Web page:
Student disabilities program moves into new facility

Author: Gail Hinchion Mancini


TheSaraBeaLearningCenterfor Students with Disabilities was dedicated Aug. 25 at the University of Notre Dame. The center is located in a facility behind theMainBuildingthat also houses a campus satellite of St. Michaels Laundry and a mail service center.

The Javon and Vita Bea family underwrote the center, which is named in memory of their daughter Sara, who died in June 2003 at the age of 21 after battling multiple disabilities throughout her life. Four of theBeassix children are graduates or current undergraduates of Notre Dame. Javon Bea is the chief executive officer and president of a Wisconsin-based Catholic hospital system and a member of advisory council for Notre DamesCollegeofScience.

Tim Cordes, the valedictorian of Notre Dames class of 1998, was among the speakers at the dedication. Cordes, who is blind, has completed a medical degree from theUniversityofWisconsin, where he now is working on a doctorate.

Scott Howland, the program coordinator for students with disabilities, said that of the 200 Notre Dame students registered as disabled, most have a learning disability or are diagnosed with Attention Deficit Hyperactivity Disorder (ADHD).

The most commonly requested accommodation from students is testing accommodations,Howland said. Students need extra time to complete a test; some need a quiet location to help concentrate; some need a reader that enlarges the words on a test or to answer questions on a computer instead of in a blue book.

Howland previously shared office space in Badin Hall with another program andhad only one room for testing. The makeshift headquarters was a poor option for the 550 to 600 tests administered each semester.

The new facility has an office area for Howland, a reception area, a lounge, and eight rooms that can be used for testing. One anticipated use of the lounge is as meeting space for a new support group for students with disabilities. CalledPerspectives,its purpose is to get students with disabilities together to share their experiences and success stories and to plan activities that raise awareness of students like them.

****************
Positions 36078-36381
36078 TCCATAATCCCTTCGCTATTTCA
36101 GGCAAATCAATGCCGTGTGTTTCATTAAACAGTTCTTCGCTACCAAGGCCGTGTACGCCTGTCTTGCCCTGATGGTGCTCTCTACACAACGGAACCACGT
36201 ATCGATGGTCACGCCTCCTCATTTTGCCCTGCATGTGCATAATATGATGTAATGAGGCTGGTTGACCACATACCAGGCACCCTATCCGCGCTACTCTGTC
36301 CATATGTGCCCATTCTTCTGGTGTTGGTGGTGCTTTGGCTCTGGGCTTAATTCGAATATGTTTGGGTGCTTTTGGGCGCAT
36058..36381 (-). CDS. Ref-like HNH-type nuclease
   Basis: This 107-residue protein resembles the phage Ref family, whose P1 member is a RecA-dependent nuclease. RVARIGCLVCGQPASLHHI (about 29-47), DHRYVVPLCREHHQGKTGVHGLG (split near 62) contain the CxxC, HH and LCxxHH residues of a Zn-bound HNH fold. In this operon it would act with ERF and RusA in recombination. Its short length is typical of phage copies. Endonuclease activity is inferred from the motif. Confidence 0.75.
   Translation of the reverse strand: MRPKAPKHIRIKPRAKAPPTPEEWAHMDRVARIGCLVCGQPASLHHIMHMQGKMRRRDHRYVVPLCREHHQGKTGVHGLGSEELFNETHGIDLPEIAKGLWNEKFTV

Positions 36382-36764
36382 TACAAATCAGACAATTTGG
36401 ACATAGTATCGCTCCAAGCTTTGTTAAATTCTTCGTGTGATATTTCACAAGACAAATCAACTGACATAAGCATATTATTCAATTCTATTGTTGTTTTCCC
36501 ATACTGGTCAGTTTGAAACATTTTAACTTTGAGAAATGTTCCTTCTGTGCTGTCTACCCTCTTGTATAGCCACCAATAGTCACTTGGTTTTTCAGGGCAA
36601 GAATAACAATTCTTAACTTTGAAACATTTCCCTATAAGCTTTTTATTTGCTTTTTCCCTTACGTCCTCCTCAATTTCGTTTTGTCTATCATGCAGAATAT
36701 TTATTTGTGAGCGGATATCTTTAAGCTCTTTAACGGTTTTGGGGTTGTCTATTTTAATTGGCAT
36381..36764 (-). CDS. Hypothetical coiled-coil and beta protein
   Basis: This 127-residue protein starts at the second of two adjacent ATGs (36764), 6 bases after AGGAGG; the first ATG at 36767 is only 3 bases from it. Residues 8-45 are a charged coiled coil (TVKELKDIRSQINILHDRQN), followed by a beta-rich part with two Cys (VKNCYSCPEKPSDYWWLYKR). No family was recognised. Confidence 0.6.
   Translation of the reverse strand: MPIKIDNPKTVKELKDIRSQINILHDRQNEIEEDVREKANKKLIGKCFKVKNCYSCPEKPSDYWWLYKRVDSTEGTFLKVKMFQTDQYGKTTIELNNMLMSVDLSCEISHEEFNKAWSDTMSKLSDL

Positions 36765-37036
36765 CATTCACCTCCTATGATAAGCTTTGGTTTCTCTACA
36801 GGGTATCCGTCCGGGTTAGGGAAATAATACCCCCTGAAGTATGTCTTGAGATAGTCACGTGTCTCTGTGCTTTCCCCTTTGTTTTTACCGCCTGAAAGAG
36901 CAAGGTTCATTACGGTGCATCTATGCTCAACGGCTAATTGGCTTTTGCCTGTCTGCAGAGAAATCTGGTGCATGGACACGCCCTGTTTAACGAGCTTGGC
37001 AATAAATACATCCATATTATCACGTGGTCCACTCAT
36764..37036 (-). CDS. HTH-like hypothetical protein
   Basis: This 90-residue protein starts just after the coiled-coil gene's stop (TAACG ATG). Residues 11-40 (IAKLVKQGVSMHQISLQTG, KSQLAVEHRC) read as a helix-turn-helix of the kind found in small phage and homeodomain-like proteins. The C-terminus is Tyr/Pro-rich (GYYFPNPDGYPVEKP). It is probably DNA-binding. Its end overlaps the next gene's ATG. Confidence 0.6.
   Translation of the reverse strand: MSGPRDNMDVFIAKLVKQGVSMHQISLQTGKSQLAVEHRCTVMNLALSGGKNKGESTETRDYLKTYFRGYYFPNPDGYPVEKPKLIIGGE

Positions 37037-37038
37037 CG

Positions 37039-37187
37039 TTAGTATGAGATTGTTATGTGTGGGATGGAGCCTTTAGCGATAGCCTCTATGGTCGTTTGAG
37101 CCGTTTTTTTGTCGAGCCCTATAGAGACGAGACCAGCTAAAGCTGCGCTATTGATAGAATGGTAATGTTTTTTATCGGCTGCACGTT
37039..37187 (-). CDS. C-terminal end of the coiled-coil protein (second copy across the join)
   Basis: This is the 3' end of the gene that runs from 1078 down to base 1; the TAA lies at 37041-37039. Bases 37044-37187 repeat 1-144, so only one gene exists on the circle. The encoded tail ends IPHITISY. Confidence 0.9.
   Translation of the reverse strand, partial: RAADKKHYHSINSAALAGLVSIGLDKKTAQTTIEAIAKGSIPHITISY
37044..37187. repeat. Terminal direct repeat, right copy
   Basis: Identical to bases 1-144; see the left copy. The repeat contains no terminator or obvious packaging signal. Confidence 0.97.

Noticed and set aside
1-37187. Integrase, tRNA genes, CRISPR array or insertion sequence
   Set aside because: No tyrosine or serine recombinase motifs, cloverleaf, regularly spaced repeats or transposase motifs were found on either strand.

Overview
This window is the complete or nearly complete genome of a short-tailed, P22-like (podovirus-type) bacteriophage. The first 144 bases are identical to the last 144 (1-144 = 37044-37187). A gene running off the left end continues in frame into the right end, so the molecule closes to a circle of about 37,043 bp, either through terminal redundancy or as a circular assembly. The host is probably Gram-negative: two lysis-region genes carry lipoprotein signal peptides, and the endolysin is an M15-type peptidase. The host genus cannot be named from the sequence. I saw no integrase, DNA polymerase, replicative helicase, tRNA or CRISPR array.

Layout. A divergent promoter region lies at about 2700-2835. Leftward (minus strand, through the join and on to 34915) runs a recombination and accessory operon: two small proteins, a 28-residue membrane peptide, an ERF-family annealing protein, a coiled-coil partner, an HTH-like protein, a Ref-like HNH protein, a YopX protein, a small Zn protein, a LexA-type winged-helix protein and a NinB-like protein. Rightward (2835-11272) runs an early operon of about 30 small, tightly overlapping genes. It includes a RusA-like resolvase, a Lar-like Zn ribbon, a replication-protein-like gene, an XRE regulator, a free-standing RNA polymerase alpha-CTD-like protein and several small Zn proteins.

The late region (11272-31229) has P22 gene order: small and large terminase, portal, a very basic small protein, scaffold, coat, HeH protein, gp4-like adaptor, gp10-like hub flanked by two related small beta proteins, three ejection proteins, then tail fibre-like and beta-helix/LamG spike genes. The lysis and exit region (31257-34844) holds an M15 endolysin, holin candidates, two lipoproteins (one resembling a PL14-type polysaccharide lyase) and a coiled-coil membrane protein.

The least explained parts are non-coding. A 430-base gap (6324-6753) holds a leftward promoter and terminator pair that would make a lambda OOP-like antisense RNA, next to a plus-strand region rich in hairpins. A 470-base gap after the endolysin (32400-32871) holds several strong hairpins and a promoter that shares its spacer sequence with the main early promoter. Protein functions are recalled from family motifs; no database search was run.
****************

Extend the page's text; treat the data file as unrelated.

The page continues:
Mel Tardy of the First Year of Studies staff is the faculty advisor for the group. He saw the need for the group after attending his first Disabilities Awareness Month panel discussion a few years ago.

The feeling among students in the room seemed to be: ‘We have so much in common, I wish I had known you were here earlier!he said.

Awareness is an important concept because Howland says he has found that not all students with disabilities know about the office. And not all Notre Dame students are aware they have a disability.

At least a dozen students are diagnosed each year after starting at Notre Dame.

Its the inconsistency. You know theyve got it in some areas, but in others they really struggle,said Howland, who earned a masters degree in rehabilitation counseling fromBowling GreenStateUniversity.

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